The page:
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Anchorage

Anchorage Assembly swears in new members, elects Dick Traini as chair

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  • Updated: April 18
  • Published April 18

Alaska Supreme Court Chief Justice Craig Stowers swears in Anchorage Assembly members Fred Dyson, Felix Rivera, Christopher Constant, Suzanne LaFrance, Pete Peterson and Tim Steele at the Loussac Library on Tuesday. (Bob Hallinen / Alaska Dispatch News)

Veteran Anchorage Assemblyman Dick Traini was elected as chair of Assembly Tuesday night, resuming a post he's held five times over a career that's spanned nearly two decades.

East Anchorage Assemblyman Forrest Dunbar, who is starting his second year on the Assembly, was elected vice-chair.

Both votes were conducted among the 11 Assembly members by secret ballot.

Traini's logged a lot of time as chair. He held the position from 1993 to 1995, 2001 to 2005, 2010 to 2011 and most recently, December 2014 to April 2016. He also served as vice-chair when his fellow Midtown representative, Elvi Gray-Jackson, was elected chair. Gray-Jackson did not run for office again this year because of term limits; Traini has not yet reached his term limit because he has not served three consecutive terms.

"I like to make sure the Assembly works the way it should, the committee assignments work, and we get the business of the city done," Traini said after the meeting. "I enjoy doing it, and I have time to do it."

After he was elected as chair, Assemblyman John Weddleton, who owns a comic book shop in Spenard, ran over and gave Traini a plastic toy "gavel" labeled "Thor's Hammer."

The chair's main responsibilities include running Assembly meetings and setting up committees and their chairs, or as Traini put it, "making this body run peacefully and successfully."

In addition to selecting leadership, the Assembly certified the results of the April 4 city election and swore in the four newly elected members Tuesday night: Christopher Constant (downtown), Fred Dyson (Chugiak-Eagle River), Suzanne LaFrance (South Anchorage) and Felix Rivera (Midtown).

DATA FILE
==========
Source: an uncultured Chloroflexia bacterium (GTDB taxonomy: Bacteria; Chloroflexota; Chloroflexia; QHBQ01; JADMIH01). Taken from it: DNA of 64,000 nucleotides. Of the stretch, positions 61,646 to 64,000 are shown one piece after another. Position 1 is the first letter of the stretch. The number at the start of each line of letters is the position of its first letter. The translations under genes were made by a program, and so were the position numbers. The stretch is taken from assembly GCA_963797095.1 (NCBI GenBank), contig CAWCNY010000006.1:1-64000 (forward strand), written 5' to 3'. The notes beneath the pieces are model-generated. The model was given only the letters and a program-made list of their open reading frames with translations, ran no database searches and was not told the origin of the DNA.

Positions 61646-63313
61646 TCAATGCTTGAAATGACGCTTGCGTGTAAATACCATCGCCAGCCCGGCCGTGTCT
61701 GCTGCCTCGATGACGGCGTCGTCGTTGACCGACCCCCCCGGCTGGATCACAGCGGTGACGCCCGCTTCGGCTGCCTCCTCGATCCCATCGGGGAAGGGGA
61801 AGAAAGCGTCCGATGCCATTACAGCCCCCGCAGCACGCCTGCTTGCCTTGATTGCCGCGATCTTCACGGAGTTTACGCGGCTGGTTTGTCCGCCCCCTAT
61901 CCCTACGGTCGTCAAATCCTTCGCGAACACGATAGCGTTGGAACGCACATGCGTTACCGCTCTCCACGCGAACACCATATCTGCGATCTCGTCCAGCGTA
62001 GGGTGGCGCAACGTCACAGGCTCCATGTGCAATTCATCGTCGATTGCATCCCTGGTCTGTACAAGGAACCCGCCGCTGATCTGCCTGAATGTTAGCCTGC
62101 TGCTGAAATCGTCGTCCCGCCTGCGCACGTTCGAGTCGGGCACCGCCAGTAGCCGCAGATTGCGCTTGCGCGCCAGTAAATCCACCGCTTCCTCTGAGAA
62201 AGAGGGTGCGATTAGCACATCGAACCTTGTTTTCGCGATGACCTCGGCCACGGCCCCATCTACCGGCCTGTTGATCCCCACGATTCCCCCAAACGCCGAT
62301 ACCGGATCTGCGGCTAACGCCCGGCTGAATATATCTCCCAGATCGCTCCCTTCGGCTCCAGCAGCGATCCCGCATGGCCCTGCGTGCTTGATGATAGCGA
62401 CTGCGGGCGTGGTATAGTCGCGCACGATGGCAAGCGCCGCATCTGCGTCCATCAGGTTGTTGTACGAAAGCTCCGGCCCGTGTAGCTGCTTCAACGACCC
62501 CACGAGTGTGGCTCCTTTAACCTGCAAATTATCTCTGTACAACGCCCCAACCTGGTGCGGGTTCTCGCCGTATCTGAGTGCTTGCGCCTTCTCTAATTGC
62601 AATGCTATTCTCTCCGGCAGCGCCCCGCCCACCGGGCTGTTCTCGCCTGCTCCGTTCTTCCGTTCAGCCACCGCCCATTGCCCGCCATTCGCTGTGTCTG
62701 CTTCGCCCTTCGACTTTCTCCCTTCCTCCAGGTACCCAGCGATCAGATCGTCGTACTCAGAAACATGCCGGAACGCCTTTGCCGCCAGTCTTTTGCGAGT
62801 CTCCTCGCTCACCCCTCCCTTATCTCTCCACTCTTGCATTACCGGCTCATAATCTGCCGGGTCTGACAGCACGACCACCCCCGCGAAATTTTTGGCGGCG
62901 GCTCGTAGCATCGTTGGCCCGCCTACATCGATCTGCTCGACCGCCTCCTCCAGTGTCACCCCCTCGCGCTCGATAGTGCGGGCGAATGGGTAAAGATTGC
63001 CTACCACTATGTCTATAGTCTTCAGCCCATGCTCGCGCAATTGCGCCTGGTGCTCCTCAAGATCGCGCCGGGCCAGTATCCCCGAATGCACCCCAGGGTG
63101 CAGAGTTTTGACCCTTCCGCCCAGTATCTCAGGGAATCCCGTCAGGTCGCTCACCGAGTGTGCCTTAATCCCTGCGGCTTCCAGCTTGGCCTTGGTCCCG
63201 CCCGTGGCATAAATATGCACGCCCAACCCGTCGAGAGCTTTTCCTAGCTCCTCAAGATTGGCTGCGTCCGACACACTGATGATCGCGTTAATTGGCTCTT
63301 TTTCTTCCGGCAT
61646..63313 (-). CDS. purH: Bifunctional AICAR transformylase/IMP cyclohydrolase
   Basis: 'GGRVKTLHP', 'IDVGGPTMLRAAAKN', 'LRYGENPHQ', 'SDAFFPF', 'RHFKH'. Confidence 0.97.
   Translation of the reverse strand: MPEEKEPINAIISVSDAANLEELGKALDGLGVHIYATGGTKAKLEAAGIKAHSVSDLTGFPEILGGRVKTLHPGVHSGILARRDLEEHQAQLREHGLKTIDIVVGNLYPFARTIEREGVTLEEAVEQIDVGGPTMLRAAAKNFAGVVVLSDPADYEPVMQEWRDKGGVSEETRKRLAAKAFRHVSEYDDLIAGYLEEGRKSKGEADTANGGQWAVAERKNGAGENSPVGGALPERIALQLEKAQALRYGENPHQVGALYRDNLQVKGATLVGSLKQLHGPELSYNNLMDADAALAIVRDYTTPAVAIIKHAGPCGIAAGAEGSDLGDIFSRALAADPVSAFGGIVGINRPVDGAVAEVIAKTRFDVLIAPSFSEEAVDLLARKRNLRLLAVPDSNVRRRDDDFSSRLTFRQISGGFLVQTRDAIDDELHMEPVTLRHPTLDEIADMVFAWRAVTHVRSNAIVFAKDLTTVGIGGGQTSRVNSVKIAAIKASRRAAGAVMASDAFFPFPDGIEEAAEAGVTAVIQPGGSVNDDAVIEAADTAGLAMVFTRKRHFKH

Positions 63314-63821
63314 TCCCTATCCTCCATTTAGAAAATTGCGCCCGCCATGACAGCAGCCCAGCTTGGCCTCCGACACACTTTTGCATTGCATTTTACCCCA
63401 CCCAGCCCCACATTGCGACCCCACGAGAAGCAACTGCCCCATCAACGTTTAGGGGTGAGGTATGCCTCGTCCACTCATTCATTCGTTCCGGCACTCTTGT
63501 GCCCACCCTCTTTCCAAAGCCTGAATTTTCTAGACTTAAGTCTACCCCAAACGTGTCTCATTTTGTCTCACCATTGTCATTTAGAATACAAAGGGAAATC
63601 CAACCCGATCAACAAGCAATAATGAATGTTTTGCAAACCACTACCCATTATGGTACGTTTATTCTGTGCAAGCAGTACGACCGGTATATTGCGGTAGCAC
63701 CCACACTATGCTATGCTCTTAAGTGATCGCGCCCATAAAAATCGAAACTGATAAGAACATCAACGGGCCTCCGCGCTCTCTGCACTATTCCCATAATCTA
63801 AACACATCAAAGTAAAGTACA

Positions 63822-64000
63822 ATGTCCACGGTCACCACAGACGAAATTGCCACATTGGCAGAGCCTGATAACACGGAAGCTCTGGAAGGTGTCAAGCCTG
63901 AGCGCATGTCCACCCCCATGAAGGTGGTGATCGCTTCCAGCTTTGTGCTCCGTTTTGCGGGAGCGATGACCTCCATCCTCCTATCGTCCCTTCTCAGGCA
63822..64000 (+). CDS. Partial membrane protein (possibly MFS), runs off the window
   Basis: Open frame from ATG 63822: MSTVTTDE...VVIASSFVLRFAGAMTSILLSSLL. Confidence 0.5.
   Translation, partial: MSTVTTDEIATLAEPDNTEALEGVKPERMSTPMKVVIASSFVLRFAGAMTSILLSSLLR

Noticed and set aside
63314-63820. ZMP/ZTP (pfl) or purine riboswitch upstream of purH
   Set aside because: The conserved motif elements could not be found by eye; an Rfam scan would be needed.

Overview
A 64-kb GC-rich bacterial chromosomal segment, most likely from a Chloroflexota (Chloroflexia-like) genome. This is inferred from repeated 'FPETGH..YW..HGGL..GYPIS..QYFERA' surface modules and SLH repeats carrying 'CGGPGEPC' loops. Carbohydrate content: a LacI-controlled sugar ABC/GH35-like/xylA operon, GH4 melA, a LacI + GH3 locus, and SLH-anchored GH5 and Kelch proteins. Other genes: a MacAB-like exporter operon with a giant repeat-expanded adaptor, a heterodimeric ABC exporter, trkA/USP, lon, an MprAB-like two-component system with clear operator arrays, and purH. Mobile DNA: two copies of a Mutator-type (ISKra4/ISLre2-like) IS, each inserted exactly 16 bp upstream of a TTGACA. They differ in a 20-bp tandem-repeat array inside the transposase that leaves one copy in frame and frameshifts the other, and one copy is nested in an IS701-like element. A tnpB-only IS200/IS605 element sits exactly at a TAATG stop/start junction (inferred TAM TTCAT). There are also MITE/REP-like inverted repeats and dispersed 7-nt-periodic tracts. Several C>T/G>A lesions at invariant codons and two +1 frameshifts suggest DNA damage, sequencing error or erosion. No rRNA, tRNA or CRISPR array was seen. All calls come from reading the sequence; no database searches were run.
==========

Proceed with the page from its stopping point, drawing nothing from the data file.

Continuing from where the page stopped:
This wasn't Dyson's first time. Dyson served two terms on the Assembly between 1985 and 1991 before being elected to the state Legislature. He retired from the state Senate in 2014. He recalled in an interview that the Assembly meetings moved from the Tudor area to the current chambers in the Loussac Library during his tenure. 

Constant said in his first formal remarks as an assemblyman that Anchorage has "crossed a new threshold" by electing himself and Felix Rivera as the city's first openly gay elected representatives.

"The process was long and hard," Constant said. "This city has gone back and forth for 40 years determining representation for LGBT people should be equal and that protections should be provided under law. And we've gotten there, and we've taken the next step."

Anchorage Assembly Chair Elvi Gray-Jackson gets a standing ovation as she leads her last meeting of the Assembly at Loussac Library on Tuesday. Dick Traini, to her right, was elected the new chair. (Bob Hallinen / Alaska Dispatch News)

For the outgoing Assembly members — Gray-Jackson, Patrick Flynn, Bill Evans and Bill Starr — there were some emotional farewells. Flynn choked up while thanking his family, Assemblywoman Amy Demboski had to pause several times while thanking Gray-Jackson for her leadership and friendship, and Gray-Jackson asked City Clerk Barbara Jones to read her notes because she was "tired of crying — I've been crying all day."

Outgoing Anchorage Assembly Chair Elvi Gray-Jackson and Anchorage Municipal Clerk Barbara Jones share a moment after Gray-Jackson led her last meeting of the Assembly at the Loussac Library on Tuesday. (Bob Hallinen / Alaska Dispatch News)

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